Review: Moonlight & Mechanicals by Cindy Spencer Pape

Format read: ebook provided by NetGalley
Formats available: ebook, audiobook
Genre: steampunk romance
Series: Gaslight Chronicles #4
Length: 176 pages
Publisher: Carina Press
Date Released: October 22, 2012
Purchasing Info: Author’s Website, Publisher’s Website, Goodreads, Amazon, Barnes & Noble, All Romance

London, 1859

Engineer Winifred “Wink” Hadrian has been in love with Inspector Liam McCullough for years, but is beginning to lose hope when he swears to be a lifelong bachelor. Faced with a proposal from a Knight of the Round Table and one of her closest friends, Wink reluctantly agrees to consider him instead.

Because of his dark werewolf past, Liam tries to keep his distance, but can’t say no when Wink asks him to help find her friend’s missing son. They soon discover that London’s poorest are disappearing at an alarming rate, after encounters with mysterious “mechanical” men. Even more alarming is the connection the missing people may have with a conspiracy against the Queen.

Fighting against time—and their escalating feelings for each other—Wink and Liam must work together to find the missing people and save the monarchy before it’s too late…

Moonlight & Mechnicals, even without being part of Cindy Spencer Pape’s awesome Gaslight Chronicles (see reviews of Steam & Sorcery and Kilts & Kraken) just by itself matches up what has to be one of the ultimate steampunk couples: the hero is a werewolf and the heroine is an engineer. Talk about awesome.

But the story does this pairing proud, as well as the previous bits we’ve seen of the Hadrian family-by-love that engineer Wink is very much a part of. Although that would be Lady Winifred Hadrian to the likes of you or me. But in Steam & Sorcery, Sir Merrick Hadrian rescued her, and the rest of her adopted siblings from the worst part of London, in the middle of fighting vampyres.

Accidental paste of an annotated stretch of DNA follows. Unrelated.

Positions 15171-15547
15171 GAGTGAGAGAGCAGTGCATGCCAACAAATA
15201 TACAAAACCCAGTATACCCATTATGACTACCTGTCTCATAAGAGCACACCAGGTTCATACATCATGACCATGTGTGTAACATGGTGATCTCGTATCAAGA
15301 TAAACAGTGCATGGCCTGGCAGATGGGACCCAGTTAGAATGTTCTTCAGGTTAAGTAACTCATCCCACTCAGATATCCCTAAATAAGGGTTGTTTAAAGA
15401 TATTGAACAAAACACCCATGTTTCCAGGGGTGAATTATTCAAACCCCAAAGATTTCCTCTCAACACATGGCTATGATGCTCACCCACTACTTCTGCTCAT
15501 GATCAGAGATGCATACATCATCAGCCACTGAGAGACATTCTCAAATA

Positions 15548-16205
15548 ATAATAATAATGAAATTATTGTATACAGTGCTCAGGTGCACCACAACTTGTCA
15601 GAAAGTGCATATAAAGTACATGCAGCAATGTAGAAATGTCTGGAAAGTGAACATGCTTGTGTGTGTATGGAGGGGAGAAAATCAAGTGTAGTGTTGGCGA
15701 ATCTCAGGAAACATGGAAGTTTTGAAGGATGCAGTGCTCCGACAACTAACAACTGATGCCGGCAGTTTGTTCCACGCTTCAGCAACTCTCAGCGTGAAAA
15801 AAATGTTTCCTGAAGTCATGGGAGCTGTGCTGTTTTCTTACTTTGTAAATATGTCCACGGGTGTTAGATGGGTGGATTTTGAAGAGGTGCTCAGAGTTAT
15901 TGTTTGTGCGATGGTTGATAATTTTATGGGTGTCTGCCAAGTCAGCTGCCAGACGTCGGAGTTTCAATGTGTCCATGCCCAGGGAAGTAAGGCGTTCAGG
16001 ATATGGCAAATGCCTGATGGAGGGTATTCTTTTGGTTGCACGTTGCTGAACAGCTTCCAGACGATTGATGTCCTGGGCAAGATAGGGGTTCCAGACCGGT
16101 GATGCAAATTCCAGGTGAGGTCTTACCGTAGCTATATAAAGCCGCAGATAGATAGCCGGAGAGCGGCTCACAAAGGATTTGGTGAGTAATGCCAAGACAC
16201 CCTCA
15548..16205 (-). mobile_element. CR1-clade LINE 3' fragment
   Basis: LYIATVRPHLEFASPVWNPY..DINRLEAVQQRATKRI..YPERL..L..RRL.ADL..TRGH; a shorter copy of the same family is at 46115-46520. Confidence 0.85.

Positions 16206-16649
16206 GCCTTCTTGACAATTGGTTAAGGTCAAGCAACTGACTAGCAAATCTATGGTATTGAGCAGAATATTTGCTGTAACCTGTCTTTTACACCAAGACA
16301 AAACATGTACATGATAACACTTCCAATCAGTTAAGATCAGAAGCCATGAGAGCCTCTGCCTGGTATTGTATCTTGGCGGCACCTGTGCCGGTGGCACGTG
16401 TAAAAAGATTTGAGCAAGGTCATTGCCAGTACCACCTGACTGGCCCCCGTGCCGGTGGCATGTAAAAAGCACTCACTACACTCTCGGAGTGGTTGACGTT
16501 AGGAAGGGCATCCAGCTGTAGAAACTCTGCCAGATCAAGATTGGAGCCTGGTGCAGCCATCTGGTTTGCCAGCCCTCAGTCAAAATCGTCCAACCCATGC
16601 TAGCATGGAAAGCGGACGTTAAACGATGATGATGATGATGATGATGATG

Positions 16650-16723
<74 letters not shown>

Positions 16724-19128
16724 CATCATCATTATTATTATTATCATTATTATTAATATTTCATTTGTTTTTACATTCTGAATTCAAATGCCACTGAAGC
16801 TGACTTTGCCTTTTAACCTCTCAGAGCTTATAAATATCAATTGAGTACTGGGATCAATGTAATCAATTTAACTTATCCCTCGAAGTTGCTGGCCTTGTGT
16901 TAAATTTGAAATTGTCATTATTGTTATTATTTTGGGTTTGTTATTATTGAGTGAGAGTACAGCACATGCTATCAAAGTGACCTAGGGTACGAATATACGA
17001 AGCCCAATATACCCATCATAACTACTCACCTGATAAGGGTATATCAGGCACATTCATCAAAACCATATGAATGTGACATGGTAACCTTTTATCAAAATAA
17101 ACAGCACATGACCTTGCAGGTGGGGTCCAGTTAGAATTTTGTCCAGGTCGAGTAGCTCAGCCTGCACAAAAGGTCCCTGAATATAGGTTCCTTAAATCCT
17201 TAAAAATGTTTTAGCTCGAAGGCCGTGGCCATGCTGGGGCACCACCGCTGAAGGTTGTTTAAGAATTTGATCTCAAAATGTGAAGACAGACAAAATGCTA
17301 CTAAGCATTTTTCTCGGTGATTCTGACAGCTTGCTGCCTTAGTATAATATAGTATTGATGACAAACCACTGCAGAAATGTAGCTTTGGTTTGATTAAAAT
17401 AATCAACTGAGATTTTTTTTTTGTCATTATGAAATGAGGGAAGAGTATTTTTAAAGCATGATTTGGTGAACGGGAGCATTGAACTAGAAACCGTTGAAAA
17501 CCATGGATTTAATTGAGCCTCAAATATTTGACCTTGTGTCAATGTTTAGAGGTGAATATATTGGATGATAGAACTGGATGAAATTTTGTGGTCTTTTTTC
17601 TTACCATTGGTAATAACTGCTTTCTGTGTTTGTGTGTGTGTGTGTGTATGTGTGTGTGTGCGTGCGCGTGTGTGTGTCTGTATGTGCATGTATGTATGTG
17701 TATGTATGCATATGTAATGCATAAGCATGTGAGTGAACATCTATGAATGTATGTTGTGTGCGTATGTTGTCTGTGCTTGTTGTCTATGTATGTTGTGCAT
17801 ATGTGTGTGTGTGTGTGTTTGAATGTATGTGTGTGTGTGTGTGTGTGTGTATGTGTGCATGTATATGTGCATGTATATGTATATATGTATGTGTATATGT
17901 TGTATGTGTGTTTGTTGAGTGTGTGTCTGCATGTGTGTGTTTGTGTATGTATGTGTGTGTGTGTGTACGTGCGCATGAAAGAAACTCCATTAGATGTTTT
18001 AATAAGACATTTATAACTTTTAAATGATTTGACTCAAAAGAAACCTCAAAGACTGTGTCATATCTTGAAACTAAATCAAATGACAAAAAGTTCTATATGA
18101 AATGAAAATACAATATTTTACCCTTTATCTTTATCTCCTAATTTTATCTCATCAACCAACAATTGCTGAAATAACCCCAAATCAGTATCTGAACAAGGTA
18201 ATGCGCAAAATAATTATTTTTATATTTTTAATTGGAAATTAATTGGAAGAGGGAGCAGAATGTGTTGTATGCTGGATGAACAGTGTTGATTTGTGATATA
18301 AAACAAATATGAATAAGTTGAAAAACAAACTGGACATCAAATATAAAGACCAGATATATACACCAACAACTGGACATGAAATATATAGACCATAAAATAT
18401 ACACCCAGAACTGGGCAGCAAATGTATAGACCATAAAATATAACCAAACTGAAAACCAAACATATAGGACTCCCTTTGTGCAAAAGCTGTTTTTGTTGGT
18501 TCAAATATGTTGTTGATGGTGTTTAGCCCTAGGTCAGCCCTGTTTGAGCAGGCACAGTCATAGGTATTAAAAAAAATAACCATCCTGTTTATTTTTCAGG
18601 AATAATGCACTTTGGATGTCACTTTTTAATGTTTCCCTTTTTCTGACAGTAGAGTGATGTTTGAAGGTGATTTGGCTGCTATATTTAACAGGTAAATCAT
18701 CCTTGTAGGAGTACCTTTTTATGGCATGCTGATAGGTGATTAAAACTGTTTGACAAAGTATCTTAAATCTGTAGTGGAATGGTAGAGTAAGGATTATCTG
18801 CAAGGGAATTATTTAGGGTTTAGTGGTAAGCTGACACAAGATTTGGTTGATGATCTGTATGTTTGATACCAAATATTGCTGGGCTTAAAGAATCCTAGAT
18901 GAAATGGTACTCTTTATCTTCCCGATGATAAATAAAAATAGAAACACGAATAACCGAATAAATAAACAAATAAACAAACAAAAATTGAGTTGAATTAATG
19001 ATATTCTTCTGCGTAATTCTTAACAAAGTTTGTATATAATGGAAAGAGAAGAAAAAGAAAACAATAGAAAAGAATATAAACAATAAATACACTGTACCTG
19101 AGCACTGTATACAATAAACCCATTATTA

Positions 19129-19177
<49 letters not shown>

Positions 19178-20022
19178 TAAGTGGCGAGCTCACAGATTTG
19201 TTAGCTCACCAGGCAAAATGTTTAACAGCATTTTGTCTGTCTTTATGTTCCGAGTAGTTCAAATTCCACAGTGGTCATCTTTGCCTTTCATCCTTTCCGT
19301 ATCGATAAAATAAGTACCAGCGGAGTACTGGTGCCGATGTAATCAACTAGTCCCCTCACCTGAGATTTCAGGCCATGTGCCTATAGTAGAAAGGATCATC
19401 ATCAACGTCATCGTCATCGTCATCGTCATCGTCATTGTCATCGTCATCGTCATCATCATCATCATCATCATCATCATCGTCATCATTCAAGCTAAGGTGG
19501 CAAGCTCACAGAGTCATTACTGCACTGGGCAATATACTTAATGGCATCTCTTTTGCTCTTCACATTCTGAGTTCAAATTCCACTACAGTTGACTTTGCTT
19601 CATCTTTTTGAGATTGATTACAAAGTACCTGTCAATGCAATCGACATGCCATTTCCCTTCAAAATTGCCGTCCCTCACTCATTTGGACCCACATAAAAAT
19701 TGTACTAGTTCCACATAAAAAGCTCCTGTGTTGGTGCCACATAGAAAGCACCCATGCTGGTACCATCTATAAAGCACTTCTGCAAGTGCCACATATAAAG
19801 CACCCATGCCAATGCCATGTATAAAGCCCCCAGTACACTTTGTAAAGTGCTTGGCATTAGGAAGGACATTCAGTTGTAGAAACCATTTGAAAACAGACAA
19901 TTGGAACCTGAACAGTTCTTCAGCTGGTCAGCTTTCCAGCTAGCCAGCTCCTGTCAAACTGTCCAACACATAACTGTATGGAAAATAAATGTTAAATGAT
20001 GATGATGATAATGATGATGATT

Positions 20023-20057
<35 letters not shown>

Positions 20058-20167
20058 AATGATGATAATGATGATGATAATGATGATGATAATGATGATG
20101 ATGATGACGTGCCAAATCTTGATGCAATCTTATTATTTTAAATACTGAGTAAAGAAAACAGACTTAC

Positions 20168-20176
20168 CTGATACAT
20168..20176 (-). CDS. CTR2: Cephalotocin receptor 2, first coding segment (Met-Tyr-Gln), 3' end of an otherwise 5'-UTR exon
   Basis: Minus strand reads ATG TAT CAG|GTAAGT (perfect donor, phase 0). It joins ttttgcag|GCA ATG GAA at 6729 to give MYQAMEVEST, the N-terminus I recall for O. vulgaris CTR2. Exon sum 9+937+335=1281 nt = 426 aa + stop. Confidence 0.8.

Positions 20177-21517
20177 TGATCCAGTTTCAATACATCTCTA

Wink’s ladylike exterior is just that, an exterior. She’s seen the worst that life has to offer. And just because she could become an idle society twit, doesn’t mean she’s constitutionally capable of it. Wink is still a genius engineer. And even though women can’t become actual Knights, she’s very much a valued employee. Her skills are too valuable to waste. But just because Wink has a career of her own doesn’t mean she doesn’t also want a home and family of her own. The only problem is that she’s been in love with Inspector Liam McCullough for years. Since the day he and Merrick rescued her, in fact.

Wink thought that Liam was waiting for her to grow up. That wasn’t it. She’s 24 now. Definitely grown up. Liam is swearing that he’ll never marry. A childhood filled with nothing but beatings, combined with the strength and temper of a werewolf, have left Liam afraid to let anyone close. Especially Wink.

Liam should have seen his protectiveness as a warning sign that it was already far too late for him. Instead he tries to help another man court her. And if this sounds like Cyrano de Bergerac, it should, and with similar results.

But while Liam is trying to avoid romantic entanglements with Wink, there is Order business that they must deal with together. People in the poor districts of London are going missing in alarming numbers, at the same time as mysterious sightings of mechanical men. It’s either magic or machinery, and that means trouble. There’s also a plot against the Crown, and the two things may be connected.

Can they solve the mystery of the missing citizens, discover the plot, save the Queen, and figure out what’s stopping them from being happy together, before it’s too late? The race to solve the mystery is every bit as enthralling as the romance in this adventure.

Escape Rating A: A werewolf, an engineer, a mechanical dog, and shades of Cyrano de Bergerac courting Roxanne. How much more fun could this story have gotten? Add in a dastardly plot to bring down Queen Victoria using mechanized men that sound a lot like something straight out of Doctor Who, that’s how!

The love story is the plot, and it goes from sad to happily ever after so, so well. Liam’s reasons for not wanting to marry do make sense from his perspective. He’s totally wrong, but completely understandable. And Wink’s attempt to settle for something less is heartbreaking for everyone, but necessary to provide Liam with the appropriate kick in the arse.

The anti-Monarchist plot makes a terrific mystery. Very convoluted, and kept me guessing right up until the end on some of the particulars.

This story ends on an absolutely lovely note. The point about the family that you make being as much, or possibly more, important than the one you are born to, particularly for Liam. <sniffle>


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